Thursday, February 19, 2009

Is it A Bug That's Up My Arse or A -Mr. Selig- Bud That's Up My Arse?

Perjury: the willful giving of false testimony under oath or affirmation, before a competent tribunal, upon a point material to a legal inquiry.

Everyone needs to take an interest in the Barry Bonds case because this is the sort of thing that happens in the United States of America by people of authority if they do not like you. And it may not be something YOU did to them personally but something that is based entirely on hearsay.

All we have been hearing about and discovering since STEROIDS invaded the major league baseball world, sometimes referred to as the Big Leagues, is how players violated the laws of the land, even though baseball was making millions of dollars on the game's stars who had an amazing ability to belt the ball over the wall. And during all of this, Bud Selig, the commissioner, has acted like he couldn't believe the players would do such a thing.

Why do the players have to confess and apologize for having taking steroids, even if it was understood that certain tests were said to be kept under wraps. (In 2003, the Big Leagues tested all of its players for steriods use. The results of those tests were to remain confidential (of information, a document, etc. Bearing the classification confidential, usually being above restricted and below secret.)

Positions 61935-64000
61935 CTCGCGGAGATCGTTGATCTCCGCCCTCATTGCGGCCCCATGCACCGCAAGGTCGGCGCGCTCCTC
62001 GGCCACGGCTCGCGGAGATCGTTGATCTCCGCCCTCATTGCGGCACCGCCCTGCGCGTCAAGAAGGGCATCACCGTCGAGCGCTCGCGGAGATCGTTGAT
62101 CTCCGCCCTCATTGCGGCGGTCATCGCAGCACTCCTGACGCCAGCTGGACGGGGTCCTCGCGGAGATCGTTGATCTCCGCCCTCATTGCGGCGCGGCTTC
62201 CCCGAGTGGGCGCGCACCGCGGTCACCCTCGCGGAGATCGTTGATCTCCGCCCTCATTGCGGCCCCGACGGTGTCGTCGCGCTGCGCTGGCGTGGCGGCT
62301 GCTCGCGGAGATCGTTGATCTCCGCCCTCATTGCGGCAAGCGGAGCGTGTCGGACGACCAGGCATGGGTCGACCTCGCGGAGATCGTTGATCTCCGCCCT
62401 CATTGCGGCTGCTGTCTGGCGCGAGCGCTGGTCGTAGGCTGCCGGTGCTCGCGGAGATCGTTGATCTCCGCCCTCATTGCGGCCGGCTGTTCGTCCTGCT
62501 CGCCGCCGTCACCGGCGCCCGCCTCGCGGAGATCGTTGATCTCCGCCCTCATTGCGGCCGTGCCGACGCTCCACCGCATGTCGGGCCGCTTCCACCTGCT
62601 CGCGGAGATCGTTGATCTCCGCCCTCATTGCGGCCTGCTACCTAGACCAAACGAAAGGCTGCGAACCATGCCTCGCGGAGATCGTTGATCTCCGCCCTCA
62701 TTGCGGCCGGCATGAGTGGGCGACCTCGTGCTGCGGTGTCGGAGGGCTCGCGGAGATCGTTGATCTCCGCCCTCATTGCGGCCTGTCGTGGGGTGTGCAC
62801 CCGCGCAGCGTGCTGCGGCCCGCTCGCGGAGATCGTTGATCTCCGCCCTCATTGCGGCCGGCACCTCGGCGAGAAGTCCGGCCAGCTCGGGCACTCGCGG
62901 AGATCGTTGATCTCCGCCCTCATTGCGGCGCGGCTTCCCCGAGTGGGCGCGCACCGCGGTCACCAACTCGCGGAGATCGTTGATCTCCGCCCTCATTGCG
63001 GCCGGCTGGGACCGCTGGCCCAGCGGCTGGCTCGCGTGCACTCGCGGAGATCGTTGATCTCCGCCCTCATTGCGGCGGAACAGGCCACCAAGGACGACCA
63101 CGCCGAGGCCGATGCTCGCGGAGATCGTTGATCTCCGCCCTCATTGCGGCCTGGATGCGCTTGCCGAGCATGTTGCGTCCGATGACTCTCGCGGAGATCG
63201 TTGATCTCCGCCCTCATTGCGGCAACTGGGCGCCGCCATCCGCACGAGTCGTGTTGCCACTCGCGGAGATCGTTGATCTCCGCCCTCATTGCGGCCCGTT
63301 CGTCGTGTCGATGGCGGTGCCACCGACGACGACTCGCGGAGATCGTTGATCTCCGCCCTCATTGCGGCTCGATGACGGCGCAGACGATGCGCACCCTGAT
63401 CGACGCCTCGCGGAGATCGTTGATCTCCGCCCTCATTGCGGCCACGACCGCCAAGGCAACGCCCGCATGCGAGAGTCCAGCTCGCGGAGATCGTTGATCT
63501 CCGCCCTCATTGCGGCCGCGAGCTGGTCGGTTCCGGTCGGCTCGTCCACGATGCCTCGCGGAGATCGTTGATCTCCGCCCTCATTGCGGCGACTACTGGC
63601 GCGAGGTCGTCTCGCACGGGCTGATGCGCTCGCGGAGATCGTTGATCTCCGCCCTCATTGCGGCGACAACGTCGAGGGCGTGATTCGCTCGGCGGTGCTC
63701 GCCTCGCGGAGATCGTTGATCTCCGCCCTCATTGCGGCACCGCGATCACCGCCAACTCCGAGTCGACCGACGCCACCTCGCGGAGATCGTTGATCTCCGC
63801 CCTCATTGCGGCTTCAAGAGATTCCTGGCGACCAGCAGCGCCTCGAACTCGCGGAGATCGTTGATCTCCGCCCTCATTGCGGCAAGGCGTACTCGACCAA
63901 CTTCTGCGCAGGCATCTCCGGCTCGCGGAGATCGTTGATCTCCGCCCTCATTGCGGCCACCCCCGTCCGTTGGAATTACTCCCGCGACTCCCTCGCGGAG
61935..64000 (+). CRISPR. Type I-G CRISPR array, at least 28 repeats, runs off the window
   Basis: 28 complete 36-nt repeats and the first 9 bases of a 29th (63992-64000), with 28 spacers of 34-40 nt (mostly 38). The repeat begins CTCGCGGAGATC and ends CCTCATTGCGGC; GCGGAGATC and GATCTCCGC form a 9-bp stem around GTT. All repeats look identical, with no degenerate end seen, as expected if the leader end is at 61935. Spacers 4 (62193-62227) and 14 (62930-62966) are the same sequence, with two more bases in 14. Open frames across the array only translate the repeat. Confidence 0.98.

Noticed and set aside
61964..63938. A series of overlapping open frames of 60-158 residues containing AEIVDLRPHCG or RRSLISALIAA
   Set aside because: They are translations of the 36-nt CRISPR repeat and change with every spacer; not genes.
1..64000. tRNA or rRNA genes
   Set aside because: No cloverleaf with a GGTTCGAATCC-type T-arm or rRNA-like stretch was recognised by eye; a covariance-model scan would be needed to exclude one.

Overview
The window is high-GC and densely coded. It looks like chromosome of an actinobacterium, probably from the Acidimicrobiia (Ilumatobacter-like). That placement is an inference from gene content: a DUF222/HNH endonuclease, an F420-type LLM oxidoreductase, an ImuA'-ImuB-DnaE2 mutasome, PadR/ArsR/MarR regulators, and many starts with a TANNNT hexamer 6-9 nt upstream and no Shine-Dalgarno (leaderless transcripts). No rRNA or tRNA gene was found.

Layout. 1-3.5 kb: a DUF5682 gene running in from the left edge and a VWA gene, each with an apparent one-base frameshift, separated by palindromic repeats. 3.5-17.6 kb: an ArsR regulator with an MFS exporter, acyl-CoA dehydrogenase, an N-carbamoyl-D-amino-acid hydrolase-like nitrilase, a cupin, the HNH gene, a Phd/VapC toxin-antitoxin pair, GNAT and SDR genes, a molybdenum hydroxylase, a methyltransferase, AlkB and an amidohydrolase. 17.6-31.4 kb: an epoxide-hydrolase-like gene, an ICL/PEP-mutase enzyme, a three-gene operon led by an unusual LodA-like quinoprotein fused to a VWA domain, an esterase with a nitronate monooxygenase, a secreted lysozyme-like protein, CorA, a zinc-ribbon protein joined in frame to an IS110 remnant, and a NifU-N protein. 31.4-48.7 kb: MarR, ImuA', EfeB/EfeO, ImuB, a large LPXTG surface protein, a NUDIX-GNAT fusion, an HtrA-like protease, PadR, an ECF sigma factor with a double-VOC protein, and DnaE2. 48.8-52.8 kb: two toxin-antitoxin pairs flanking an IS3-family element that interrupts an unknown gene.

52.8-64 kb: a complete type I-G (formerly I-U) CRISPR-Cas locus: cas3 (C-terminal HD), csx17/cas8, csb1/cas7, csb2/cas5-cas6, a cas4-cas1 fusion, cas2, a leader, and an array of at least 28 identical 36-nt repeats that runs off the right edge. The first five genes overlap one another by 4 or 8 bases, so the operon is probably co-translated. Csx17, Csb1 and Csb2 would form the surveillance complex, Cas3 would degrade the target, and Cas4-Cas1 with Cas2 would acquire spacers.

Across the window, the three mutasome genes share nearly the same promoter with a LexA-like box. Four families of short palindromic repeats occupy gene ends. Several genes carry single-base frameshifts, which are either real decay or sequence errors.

Why have prominent names been allowed to be leaked? (Alex Rodriguez doesn't sound very informed, but who's to say what the guy knows. Why does everyone assume he knew? Maybe it was one of those 'You want steroids, I'll take care of you,' and like Barry trusted Greg Anderson, Alex trusted his source.)

Why doesn't Bud Selig have to admit he knew what was happening (all along)?

Do we ever get these answers are do the powers that be have a way of fixing it so they aren't held responsible, much like Enron?

Big Leagues? That brings up another question, is the treatment of Barry Bonds because of skin color? The league wasn't very BIG prior to 1947 or in the ensuing years what with the way blacks had to eat at separate locations at places of business who would accept the black players.

In an article by Jonathan Littman, of Yahoo Sports on February 18, 2009, Yahoo Sports reviewed the never-before-revealed testimony of Benito Santiago (former Bonds teammate on the Giants). More than any other of the 30-odd athletes who testified before the grand jury in the long-running BALCO case, Santiago's testimony suggests that the government engaged in selective prosecution by filing charges against Bonds, whose trial on 10 counts of perjury and one count of obstruction of justice begins on March 2 (2009).

Mike Rains, Bonds' attorney, and another source said that while Bonds was testifying, Santiago was allowed to review pertinent documents- the very opportunity Bonds was denied.

We shall see.

(thanks to Yahoo Sports' Jonathan Littman for key information)

Kevin Marquez